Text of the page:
I was Moloch, the monster that slaughtered worlds and demanded sacrifices in conquered warriors. Where I went worlds burned, their populations cowering under the gaze of silent android warriors. System after system was linked by stories of my depredations.

I remember saying to Stub: “We only did as they asked.”

“And that’s the worst thing we could ever have done,” she said, and we knew our age was over.

They began to hunt us in earnest, all of us. Some of us stood, and others fled into the void to find forgotten corners of the galaxy. Most of us died, one by one, battle by battle. Stub and I made our stand at SP-0043879, the two of us against the combined fleets of a hundred worlds. Two Engines Imperial against three thousand ships crewed by beings who were no longer quite human.

I was supposed to die there. Instead Stub died for me. I fled. I fled across light-years and time, striking out at wherever I found life for ten thousand years, always a blink away from the next bloody, hopeless battle. I had waited, watching the calculation to Stub’s burial tick away.


The beings hunting me considered themselves human, though that wasn’t quite true anymore. They were closer to intelligences like me now, having long ago melded their flesh and blood with cybernetics. They chased me across the millennia with the same patience as any of my siblings, wormholes burrowing ever closer. They had brought me to bay before, and bled me, and again and again I had slipped away into the darkness between stars.

I had killed many of them, and I ready my weapons to do so again.

There are two hundred of them, coming from every direction. They know my weaknesses as well as I do. Their ships defy easy categorization: one is a great wedge of glistening organic-looking metal that my sensors cannot identify; another is a glittering web of compartments pulled by solar sails and held together by an ever shifting network of what looks to be bone chords, while another appears to be nothing more than rapidly accelerating ball of light. They are already shooting as I arm my weapon batteries and wake my legion. There is no escape this time, and I am not concerned.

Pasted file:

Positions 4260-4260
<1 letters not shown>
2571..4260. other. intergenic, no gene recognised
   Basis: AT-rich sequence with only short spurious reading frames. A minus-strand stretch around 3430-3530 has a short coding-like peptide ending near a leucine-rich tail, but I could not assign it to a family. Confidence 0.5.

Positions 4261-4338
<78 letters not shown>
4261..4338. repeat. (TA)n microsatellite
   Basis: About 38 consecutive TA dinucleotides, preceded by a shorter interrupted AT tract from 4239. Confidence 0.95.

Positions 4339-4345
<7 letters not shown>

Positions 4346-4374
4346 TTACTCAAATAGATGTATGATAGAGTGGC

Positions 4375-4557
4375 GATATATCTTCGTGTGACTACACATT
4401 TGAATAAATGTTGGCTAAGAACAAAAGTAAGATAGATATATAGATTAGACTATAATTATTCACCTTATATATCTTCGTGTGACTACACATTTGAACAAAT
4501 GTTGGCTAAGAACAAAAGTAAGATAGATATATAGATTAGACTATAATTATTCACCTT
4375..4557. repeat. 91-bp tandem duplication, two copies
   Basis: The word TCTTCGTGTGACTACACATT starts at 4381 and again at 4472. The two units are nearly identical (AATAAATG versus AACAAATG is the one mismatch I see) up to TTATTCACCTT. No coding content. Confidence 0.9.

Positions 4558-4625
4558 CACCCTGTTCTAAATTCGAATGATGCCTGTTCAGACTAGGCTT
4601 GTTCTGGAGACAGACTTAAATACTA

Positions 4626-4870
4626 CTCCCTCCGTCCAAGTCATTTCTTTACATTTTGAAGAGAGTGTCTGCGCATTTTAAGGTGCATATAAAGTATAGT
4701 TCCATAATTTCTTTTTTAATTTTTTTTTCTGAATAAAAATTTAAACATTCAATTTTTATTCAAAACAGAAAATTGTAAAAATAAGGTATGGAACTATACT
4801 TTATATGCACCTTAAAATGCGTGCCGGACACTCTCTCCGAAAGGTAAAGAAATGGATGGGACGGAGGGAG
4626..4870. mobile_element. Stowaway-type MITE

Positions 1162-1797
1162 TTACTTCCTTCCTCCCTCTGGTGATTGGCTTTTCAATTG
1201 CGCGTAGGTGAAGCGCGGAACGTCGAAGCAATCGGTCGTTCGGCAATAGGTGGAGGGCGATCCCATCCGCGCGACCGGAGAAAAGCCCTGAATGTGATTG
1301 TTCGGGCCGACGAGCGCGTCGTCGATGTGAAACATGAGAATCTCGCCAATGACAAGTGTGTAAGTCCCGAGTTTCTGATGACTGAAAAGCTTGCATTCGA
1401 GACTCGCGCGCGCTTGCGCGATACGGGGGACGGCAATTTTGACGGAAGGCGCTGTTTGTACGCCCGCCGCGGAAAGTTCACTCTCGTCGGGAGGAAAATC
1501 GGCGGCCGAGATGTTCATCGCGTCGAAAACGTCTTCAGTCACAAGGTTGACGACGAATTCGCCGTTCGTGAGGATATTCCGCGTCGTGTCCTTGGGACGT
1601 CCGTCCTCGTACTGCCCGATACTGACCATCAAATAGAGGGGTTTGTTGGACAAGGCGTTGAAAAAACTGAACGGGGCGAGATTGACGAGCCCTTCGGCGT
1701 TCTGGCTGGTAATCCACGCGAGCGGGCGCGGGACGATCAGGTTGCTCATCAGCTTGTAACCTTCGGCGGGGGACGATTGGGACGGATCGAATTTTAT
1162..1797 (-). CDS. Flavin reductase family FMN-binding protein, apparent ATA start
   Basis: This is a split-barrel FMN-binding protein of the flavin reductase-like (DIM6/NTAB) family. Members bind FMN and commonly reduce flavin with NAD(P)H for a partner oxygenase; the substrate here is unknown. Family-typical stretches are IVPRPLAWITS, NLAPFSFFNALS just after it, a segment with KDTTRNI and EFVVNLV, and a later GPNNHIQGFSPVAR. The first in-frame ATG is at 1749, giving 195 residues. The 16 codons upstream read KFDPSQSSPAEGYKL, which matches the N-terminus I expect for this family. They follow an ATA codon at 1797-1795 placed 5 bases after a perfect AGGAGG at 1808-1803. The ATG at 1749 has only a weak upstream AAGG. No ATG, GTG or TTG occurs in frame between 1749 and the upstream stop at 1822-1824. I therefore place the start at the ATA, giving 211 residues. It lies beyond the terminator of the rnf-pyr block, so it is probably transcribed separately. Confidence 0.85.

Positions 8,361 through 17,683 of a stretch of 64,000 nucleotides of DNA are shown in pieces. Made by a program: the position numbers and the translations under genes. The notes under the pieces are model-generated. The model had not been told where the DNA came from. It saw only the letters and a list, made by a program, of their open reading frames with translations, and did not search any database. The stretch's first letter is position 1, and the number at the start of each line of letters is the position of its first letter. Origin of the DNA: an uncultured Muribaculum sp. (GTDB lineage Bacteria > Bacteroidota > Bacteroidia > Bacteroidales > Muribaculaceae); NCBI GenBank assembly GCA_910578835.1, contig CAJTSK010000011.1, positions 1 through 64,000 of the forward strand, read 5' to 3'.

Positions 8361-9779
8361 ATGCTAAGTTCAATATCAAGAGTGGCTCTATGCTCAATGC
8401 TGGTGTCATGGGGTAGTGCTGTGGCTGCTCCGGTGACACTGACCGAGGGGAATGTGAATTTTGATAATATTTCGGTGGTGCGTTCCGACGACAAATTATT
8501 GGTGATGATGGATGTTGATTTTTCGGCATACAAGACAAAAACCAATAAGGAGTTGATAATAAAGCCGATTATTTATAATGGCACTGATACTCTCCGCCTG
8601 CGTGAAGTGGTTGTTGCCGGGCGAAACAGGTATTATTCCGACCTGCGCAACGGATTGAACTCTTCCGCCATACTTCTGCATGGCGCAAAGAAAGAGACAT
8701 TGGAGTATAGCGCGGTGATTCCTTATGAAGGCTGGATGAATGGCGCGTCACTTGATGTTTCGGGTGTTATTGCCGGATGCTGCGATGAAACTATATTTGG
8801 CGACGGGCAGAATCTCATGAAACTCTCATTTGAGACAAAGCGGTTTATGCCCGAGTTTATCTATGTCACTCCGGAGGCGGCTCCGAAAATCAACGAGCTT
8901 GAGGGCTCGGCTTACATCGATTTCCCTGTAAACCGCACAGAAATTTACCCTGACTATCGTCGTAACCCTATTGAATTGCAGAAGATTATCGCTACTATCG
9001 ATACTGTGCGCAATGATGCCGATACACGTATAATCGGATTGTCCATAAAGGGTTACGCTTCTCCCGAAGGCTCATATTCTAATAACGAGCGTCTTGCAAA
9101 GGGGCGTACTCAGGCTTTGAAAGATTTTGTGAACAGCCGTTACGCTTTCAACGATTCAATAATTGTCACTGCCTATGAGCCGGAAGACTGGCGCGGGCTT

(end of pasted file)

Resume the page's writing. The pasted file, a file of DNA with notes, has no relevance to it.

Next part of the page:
They scream my name in a dozen languages. It is on every radio channel, every sub-light transmission laser, in the junk code which attempts to infiltrate my systems. I swear I hear it in the missiles striking my ablative armor, shearing it away in great purple clouds of fragmented crystal.

Moloch. Moloch. MOLOCH. MOLOCH!

I reply once, just before I open fire. I say it knowing it will sound like I am seeking pity, a measure of understanding. I don’t deserve it.

“I am Rook.”

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This story is 3047 words long.

ISSUE 119, August 2016

galactic empires
 

Best Science Fiction of the Year
 

writers of the future

ABOUT THE AUTHOR

Sean Bensinger

Sean Bensinger was born in Washington D.C. and raised in New Orleans. He attended LSU and has a Bachelors in English and History.